Students enjoy sharing knowledge of their aboriginal culture

Frank Gale
Published on May 31, 2014

Hannah King of St. George’s loves to dress up in her regalia and do some cultural dancing.

The self-taught dancer, who mainly learned up to this point by mimicking other dancers at powwows held annually in Flat Bay, was proud to have some steps explained to her by Arlene White, a local Mi’kmaq dancer.

This was all part of an Aboriginal Awareness Day on Friday at Our Lady of Mercy School, where King is a Grade 5 student. The event was a mini-powwow aimed at sharing the aboriginal culture of dance, spirituality, drumming, cooking, smudging and other Mi’kmaq lore with students.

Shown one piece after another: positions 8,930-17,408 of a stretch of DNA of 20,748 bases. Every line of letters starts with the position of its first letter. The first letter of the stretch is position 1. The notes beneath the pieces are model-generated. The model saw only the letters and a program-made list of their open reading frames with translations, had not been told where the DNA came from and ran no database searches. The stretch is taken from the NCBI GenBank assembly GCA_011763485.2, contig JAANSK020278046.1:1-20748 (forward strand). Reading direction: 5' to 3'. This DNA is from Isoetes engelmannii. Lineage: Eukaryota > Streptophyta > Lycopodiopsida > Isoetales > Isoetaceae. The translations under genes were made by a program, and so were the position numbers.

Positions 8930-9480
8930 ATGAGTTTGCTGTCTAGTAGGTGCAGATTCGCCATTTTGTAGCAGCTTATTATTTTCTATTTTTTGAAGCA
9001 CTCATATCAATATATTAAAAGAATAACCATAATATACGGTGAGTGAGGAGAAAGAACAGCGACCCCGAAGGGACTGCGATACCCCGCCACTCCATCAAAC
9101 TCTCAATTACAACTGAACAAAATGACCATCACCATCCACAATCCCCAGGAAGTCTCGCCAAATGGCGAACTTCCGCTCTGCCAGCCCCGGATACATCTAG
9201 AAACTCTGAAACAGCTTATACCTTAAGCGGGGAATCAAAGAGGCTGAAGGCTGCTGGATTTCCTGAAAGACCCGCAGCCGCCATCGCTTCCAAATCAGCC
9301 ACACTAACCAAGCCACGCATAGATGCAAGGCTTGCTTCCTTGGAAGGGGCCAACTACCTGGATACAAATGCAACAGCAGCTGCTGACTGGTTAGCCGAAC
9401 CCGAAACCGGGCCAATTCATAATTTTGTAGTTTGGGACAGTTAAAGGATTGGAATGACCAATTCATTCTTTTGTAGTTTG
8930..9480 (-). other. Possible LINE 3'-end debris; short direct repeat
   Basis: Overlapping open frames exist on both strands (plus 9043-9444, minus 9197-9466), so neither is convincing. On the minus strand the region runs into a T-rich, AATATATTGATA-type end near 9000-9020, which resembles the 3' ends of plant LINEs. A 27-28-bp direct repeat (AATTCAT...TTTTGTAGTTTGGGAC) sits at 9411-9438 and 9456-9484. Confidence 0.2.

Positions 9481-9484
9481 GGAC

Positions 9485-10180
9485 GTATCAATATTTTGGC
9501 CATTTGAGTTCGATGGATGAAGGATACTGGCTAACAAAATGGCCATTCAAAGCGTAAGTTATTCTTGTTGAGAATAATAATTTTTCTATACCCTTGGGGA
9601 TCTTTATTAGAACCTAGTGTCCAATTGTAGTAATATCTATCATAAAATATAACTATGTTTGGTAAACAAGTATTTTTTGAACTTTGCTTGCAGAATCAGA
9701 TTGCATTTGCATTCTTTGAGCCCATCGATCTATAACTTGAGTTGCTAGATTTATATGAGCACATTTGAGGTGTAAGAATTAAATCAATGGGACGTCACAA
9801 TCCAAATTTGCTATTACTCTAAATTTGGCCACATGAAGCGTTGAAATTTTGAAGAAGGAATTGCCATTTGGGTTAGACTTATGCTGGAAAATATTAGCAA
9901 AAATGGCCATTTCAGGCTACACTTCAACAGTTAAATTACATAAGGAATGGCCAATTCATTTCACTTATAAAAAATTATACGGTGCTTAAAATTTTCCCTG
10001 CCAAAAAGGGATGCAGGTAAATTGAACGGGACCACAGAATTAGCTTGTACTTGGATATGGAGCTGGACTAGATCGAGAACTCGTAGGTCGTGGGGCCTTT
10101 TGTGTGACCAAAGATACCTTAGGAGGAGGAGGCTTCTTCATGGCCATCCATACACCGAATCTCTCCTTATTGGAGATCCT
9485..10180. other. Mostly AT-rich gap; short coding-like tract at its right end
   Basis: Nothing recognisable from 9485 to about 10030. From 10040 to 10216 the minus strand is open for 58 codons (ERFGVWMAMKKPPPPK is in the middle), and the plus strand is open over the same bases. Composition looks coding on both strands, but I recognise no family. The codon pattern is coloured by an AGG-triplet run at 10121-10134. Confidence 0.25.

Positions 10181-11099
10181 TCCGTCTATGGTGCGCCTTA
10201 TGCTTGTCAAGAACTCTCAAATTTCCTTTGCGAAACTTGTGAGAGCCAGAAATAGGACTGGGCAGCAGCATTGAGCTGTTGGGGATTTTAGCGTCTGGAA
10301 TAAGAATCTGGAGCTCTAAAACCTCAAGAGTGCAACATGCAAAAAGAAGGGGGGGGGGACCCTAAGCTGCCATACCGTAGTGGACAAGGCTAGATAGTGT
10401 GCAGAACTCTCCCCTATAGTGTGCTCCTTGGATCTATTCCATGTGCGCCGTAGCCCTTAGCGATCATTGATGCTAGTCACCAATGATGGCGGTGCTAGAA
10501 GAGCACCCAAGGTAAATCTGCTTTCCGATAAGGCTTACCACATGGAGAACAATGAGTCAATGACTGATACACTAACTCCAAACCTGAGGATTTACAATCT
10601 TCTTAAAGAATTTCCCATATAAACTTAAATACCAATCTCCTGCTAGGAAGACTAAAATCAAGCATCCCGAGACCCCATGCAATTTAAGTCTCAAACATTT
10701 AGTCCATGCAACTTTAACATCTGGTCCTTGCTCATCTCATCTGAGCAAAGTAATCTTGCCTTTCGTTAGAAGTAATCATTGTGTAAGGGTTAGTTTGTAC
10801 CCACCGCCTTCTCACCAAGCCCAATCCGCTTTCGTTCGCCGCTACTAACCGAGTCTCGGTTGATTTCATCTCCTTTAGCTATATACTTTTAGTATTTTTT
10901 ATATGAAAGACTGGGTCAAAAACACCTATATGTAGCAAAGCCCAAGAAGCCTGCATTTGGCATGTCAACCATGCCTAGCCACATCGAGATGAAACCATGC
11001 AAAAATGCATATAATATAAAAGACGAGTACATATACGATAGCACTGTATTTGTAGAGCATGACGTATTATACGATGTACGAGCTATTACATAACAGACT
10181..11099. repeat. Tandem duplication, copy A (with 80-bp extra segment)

“Mrs. White is a real good dancer and had some good advice for us (students),” she said.

Kaden White, also a Grade 7 student at the school, was having lots of fun with the day through his display that was shared with fellow student Parker Callahan in the hallway, along with explaining to students in lower grades about some of the cultures and traditions.

“I find it empowering to represent our culture. This mini-powwow prepares little kids for what they will further learn in social studies in Grade 5,” he said, noting he took aboriginal courses when he was in that grade.

From it, he still loves to drum and says it’s a great way to express himself.

“I love Aboriginal Awareness Day and anything to do with representing it,” he said.

When he was in Grade 5, White said he did a display and a talk on aboriginals and the Beothuk culture and that he really enjoyed.